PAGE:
Now some fresh pickings from the Political Grapevine:
UNhappy With U.N.
Senate Majority Leader Bill Frist says the United Nations hasn't gone far enough in reforming its Human Rights Council. So he argues the U.S. should refuse to participate in it or support it.
Frist introduced a Senate resolution arguing that, "The new council will not prevent serial human rights abusers from gaining membership and cannot be relied upon to monitor human rights abuses."
Unless the U.N. reconsiders, he said, the U.S. and its allies should set up a separate human rights watchdog outside the U.N. system.
Secretary-General Kofi Annan also had some complaints Friday but not about that. He says the U.N. is being buried in paper, including 44,000 pages of documents from the Human Rights office last year alone.
In his own 44-page report, Annan called on member nations to stop demanding so many documents and reports.
Actress and sex symbol Bo Derek accompanied new White House chief of staff Josh Bolten to this week's Radio and TV Correspondents' Dinner. The two are longtime friends.
But when Bolten worked on the 2000 presidential campaign, then-Texas Gov. George Bush couldn't quite believe that his hardworking policy director had actually received a "Happy Birthday" call from the Hollywood beauty.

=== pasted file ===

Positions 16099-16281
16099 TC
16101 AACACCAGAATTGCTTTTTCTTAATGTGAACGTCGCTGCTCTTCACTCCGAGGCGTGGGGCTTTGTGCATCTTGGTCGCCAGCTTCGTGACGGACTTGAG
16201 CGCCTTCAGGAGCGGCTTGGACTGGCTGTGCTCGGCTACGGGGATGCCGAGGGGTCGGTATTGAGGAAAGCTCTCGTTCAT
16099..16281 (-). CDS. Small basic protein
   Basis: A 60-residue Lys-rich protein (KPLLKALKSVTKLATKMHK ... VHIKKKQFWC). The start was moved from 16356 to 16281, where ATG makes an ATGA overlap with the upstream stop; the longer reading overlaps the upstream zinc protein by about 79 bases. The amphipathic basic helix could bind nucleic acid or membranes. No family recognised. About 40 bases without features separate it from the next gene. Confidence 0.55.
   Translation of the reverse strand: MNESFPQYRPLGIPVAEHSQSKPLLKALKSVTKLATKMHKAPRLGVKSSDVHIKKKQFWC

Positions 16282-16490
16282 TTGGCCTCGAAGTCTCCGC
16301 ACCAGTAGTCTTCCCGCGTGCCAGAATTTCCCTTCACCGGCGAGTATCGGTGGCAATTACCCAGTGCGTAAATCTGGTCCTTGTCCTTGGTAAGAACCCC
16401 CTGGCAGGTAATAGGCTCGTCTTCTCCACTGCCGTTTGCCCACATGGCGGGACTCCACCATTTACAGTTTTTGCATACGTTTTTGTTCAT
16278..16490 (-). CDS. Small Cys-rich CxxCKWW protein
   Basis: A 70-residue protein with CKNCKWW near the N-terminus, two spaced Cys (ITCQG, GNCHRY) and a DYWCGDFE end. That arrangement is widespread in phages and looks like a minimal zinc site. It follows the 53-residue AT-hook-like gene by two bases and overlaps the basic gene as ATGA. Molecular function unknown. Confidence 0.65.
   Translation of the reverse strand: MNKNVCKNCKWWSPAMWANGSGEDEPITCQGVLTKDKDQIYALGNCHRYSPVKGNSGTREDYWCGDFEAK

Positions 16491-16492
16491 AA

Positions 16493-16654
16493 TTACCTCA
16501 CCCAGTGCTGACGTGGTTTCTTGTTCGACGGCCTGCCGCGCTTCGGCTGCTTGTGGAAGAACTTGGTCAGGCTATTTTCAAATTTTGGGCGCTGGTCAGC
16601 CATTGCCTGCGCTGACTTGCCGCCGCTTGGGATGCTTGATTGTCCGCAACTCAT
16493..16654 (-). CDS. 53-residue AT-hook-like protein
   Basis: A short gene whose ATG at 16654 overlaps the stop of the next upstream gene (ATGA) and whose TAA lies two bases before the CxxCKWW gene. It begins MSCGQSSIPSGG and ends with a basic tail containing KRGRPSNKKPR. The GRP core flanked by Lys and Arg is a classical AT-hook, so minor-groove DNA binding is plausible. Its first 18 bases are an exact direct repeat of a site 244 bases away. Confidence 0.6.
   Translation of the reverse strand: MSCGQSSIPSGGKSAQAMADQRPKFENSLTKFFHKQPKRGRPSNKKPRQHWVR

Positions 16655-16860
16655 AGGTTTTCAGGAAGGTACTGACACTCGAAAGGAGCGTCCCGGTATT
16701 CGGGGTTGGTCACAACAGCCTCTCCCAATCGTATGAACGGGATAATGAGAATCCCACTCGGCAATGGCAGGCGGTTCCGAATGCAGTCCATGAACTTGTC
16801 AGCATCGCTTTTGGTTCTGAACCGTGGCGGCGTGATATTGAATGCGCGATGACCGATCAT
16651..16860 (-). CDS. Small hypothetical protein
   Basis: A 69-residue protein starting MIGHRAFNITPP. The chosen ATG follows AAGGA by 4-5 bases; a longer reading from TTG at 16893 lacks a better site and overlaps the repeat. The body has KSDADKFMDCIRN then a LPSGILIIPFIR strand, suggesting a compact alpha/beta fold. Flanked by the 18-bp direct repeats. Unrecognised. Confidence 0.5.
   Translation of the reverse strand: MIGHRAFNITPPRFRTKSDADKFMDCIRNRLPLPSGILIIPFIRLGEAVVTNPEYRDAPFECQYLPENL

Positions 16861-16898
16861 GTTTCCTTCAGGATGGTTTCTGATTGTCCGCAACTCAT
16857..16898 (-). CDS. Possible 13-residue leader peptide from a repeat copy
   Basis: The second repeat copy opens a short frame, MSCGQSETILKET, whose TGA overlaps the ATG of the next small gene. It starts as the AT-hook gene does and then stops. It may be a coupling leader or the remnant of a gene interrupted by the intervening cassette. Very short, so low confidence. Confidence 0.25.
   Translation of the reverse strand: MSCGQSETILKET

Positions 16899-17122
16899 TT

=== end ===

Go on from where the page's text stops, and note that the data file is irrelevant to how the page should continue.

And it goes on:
So Mr. Bush took Bolten's cell phone and redialed the number that had just called. And sure enough, The Washington Post reports, the person who answered was indeed Ms. Derek, the star of the movie "10."
Mr. Bush, who is something of a kidder, teased Bolten by telling Derek, "Bo, let me just say that you and Josh together are a perfect 15."
No Court Consensus
The Senate Judiciary Committee has approved a bill that would require the Supreme Court to allow cameras in the courtroom — unless a majority of justices vote against it.
While Chief Justice John Roberts told the committee last year that he'd be open to allowing cameras in the courtroom, Justices Anthony Kennedy and Stephen Breyer have long opposed the idea.
In 1996, Justice David Souter said "The day you see a camera come into our courtroom it's going to roll over my dead body."
But Judiciary Committee Chairman Arlen Specter said the court's role in deciding policy makes it a "super-legislature," adding "the public has a right to know, and see, what the Supreme Court is doing."
— FOX News' Aaron Bruns contributed to this report.